School violence statistics
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SCHOOL VIOLENCE STATISTICS. Ja’Ron Brown Shireisla Kelly Keiara Jimison. WHAT IS SCHOOL VIOLENCE?. Any form of violent activity or activities inside the school premises Includes bullying, physical abuse, verbal abuse, brawls, shooting, etc..

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Ja’Ron Brown

Shireisla Kelly

Keiara Jimison


  • Any form of violent activity or activities inside the school premises

  • Includes bullying, physical abuse, verbal abuse, brawls, shooting, etc..

  • Bullying and physical abuse are the most common forms of school violence

  • Extreme cases such as murder and shootings have occurred


  • There are many factors that exist about school violence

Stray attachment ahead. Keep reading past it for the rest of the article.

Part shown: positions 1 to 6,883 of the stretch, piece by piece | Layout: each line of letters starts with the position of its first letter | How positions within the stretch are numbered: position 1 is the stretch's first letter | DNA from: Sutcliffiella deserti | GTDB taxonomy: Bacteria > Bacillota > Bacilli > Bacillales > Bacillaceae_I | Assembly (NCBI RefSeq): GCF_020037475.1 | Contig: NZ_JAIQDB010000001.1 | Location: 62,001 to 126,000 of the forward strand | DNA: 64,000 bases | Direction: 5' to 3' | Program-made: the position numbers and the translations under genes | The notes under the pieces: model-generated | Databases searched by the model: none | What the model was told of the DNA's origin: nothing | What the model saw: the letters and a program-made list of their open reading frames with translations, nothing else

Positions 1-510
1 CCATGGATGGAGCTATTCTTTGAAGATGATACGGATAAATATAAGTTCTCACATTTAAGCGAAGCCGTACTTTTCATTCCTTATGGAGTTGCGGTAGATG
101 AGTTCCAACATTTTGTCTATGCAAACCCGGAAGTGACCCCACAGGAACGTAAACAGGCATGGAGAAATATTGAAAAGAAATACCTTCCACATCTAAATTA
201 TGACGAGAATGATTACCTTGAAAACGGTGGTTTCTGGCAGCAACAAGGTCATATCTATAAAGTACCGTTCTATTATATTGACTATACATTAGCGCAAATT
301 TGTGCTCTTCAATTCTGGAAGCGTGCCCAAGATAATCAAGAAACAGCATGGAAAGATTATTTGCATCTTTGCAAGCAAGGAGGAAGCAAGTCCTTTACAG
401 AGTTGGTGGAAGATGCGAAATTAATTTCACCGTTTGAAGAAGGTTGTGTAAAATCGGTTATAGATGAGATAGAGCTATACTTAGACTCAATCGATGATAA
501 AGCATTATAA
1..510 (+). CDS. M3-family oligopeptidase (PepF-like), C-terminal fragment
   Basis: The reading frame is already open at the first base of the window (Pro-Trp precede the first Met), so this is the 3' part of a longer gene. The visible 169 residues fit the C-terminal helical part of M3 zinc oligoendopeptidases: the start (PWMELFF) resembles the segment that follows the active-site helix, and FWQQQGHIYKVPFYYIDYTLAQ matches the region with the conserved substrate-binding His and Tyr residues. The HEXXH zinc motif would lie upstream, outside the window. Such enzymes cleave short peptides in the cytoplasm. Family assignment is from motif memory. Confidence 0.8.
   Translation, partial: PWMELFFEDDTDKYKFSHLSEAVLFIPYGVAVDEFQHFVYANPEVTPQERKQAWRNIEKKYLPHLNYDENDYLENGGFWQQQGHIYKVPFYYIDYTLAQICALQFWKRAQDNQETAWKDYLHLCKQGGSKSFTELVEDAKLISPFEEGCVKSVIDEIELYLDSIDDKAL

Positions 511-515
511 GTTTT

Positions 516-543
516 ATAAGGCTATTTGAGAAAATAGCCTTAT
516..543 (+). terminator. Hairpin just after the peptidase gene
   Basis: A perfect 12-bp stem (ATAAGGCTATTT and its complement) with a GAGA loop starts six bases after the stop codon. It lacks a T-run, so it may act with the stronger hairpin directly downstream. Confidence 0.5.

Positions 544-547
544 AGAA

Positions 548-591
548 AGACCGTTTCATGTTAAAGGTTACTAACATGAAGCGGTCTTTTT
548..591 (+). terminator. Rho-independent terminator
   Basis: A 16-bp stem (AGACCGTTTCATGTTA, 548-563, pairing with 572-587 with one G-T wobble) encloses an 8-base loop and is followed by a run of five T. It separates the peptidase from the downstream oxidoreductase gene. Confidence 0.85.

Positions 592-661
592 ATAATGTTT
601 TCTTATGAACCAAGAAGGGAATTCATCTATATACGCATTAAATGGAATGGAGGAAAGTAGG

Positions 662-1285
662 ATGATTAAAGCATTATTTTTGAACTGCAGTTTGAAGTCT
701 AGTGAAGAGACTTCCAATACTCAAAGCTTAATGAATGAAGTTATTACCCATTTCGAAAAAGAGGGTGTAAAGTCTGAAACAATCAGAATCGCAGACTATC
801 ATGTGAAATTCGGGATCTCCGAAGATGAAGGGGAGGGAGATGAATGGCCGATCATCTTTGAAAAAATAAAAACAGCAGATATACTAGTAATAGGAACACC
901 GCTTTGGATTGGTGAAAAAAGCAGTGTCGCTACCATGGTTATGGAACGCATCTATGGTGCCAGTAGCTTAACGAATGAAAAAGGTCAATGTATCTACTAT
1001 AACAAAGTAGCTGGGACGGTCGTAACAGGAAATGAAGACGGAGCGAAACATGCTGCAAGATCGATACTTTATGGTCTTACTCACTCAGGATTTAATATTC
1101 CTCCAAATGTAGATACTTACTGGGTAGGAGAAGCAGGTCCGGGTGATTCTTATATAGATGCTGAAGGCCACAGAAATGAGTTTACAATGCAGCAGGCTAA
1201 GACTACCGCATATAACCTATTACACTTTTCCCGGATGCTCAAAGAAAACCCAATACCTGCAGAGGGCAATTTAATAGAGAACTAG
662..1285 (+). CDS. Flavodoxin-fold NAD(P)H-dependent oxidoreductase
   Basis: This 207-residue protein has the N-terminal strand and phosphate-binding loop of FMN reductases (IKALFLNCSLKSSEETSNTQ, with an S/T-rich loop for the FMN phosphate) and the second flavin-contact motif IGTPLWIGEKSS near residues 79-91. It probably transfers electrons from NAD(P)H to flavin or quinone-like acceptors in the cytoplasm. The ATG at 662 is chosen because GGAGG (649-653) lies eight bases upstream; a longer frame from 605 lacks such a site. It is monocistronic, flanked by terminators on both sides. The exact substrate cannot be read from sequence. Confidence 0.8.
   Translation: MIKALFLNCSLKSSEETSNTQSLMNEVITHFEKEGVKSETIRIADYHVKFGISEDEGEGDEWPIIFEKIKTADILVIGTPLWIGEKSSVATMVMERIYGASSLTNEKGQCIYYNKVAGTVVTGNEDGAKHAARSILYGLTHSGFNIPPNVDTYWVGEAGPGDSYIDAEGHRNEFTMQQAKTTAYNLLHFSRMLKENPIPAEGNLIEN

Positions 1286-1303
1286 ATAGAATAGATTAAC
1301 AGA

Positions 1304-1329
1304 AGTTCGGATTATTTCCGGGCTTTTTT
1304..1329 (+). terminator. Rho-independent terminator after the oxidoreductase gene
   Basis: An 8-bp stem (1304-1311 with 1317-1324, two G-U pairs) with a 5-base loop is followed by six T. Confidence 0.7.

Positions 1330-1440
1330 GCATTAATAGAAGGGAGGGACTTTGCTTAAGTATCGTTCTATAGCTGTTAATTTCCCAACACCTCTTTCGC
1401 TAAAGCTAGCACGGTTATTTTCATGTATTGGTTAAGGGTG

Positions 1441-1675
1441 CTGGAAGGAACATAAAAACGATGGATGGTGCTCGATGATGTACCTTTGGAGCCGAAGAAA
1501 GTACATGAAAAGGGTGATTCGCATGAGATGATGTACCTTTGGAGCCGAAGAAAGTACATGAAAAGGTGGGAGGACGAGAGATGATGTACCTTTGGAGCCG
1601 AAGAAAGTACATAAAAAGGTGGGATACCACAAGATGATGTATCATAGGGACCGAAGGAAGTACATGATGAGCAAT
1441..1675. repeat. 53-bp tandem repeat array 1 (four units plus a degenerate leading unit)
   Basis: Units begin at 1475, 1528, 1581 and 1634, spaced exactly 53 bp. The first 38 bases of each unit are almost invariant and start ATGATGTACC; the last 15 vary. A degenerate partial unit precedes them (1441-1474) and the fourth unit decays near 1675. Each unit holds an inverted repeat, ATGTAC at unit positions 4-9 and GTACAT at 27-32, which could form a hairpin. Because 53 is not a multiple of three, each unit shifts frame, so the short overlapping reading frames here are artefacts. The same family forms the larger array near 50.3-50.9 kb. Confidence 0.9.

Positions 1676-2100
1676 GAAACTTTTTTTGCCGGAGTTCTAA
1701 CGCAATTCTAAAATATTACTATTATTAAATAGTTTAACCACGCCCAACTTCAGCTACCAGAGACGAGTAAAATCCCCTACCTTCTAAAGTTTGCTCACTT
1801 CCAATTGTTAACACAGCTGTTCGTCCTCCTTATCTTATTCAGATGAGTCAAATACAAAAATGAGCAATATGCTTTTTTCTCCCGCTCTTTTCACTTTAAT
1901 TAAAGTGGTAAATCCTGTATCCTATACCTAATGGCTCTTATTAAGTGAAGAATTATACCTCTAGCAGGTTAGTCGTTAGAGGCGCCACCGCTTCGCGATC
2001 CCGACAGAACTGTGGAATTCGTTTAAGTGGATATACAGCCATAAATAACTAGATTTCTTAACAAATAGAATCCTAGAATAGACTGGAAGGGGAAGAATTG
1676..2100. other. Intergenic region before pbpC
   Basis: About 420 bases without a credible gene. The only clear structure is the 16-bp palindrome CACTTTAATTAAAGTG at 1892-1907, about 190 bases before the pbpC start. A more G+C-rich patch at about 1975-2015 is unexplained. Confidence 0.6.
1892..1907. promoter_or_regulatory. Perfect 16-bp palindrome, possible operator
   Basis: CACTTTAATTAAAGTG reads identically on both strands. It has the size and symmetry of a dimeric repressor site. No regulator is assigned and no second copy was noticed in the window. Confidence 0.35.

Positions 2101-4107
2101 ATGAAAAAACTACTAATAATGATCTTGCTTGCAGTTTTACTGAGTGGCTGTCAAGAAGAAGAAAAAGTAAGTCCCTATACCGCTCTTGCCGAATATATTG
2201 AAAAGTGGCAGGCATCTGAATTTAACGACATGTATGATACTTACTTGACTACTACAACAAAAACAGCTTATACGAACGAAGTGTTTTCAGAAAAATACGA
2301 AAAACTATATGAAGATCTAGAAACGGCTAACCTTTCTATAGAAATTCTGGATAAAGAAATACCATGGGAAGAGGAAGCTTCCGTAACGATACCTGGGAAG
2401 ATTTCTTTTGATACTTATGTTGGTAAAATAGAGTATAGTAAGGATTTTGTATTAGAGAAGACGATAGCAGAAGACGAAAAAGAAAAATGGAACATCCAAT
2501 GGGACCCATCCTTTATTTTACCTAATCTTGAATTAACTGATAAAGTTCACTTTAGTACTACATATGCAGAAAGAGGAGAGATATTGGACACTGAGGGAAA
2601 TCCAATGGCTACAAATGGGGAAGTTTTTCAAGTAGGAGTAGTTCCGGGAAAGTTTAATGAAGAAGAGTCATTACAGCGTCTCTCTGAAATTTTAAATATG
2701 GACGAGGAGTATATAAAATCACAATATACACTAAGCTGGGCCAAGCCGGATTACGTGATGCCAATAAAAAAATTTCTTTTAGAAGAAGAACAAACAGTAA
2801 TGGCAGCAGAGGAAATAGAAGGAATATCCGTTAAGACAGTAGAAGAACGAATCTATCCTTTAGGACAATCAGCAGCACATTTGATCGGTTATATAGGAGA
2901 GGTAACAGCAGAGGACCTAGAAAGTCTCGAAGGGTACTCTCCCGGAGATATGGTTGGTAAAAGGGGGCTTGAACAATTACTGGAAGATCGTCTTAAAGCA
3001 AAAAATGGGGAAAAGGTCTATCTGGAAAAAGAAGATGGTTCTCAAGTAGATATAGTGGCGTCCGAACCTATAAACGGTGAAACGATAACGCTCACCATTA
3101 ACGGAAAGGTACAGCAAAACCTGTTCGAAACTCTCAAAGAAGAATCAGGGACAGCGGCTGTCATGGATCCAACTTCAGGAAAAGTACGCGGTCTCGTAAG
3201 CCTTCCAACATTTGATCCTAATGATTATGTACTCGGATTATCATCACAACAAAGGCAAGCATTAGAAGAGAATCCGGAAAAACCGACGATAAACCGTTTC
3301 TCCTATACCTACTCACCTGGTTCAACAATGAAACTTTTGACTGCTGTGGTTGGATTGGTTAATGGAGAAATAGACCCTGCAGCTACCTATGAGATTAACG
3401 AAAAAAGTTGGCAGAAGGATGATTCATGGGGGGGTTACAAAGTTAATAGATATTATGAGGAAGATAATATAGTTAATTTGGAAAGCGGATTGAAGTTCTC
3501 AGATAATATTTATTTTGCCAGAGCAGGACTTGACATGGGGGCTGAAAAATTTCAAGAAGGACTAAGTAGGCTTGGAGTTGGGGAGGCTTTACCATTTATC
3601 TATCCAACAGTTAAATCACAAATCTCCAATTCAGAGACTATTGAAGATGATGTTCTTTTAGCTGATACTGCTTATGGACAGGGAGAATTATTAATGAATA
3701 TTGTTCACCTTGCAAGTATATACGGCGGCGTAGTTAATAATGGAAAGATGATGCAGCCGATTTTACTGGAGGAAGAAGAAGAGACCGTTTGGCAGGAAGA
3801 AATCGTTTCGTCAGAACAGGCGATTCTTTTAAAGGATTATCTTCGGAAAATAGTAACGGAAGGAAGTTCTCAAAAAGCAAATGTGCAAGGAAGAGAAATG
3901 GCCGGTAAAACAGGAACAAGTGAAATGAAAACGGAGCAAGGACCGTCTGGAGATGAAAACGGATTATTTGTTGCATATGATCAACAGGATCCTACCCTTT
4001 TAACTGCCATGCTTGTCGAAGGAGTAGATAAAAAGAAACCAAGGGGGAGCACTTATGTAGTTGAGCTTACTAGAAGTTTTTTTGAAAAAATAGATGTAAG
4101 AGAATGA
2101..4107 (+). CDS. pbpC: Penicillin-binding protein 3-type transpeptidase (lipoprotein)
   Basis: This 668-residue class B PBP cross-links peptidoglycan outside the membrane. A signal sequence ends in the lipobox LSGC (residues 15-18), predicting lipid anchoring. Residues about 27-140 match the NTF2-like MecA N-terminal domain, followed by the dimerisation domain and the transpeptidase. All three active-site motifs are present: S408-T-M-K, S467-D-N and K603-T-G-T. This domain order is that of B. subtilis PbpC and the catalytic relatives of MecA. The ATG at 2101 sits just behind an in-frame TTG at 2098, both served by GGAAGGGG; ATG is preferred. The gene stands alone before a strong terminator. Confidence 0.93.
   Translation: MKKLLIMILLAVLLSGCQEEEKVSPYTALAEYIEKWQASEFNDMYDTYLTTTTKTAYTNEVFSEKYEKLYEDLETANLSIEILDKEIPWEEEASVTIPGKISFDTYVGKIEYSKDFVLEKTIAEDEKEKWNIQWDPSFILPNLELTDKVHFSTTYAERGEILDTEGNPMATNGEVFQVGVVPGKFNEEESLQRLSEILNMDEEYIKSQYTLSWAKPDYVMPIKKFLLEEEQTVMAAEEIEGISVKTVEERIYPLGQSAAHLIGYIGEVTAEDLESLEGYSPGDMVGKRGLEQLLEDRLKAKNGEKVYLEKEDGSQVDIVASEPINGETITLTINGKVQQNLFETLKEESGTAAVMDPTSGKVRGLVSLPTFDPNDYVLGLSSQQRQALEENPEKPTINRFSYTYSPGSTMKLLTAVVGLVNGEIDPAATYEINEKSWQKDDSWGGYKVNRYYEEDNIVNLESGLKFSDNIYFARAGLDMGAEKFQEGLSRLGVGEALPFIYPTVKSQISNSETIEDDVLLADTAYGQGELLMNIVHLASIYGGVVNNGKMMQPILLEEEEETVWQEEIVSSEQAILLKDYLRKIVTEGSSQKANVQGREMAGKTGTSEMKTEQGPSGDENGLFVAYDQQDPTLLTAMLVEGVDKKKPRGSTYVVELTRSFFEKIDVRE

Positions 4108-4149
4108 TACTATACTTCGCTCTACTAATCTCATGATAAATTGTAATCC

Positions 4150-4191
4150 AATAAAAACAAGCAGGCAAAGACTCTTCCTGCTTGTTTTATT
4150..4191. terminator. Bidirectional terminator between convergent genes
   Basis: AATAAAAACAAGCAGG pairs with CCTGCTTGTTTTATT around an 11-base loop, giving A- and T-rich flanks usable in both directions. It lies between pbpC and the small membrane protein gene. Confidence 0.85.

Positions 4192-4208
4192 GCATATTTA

• School violence only happens among poorly educated children?

  • School violence is caused by children who come from problem homes?

  • If you don’t want trouble you should just look the other way when you see violence?


  • Children who commit violent acts should be locked away forever?

  • There is no solution to school violence?

  • Small people are picked on more than large people?


  • There are community based initiatives

    Aggressors, Victims, and Bystanders (AVB) Violence Prevention Curriculum


  • School programs

    Conflict resolution and peer mediation

    Lions-Quest Working Toward Peace


  • 2 of 3 elementary students spend their day afraid and avoid public settings such as cafeteria, restrooms, hallways

  • Every school day 160,000 miss school because of fear

  • 80% of high school students, 90% of elementary and middle school students reported they had been bullied


  • 15% of fourth through eighth graders reported distress from bullying

  • 62% of younger bullied males reported being physically bullied (hit, kicked, poked)

  • 22% of fourth through eighth graders reported academic difficulties due to peer abuse


  • Six times more likely to be convicted of crime by age 24

  • Five times more likely to have serious record by age 30

  • More likely to perpetuate violence (domestic violence, child abuse, sexual assault, hate crimes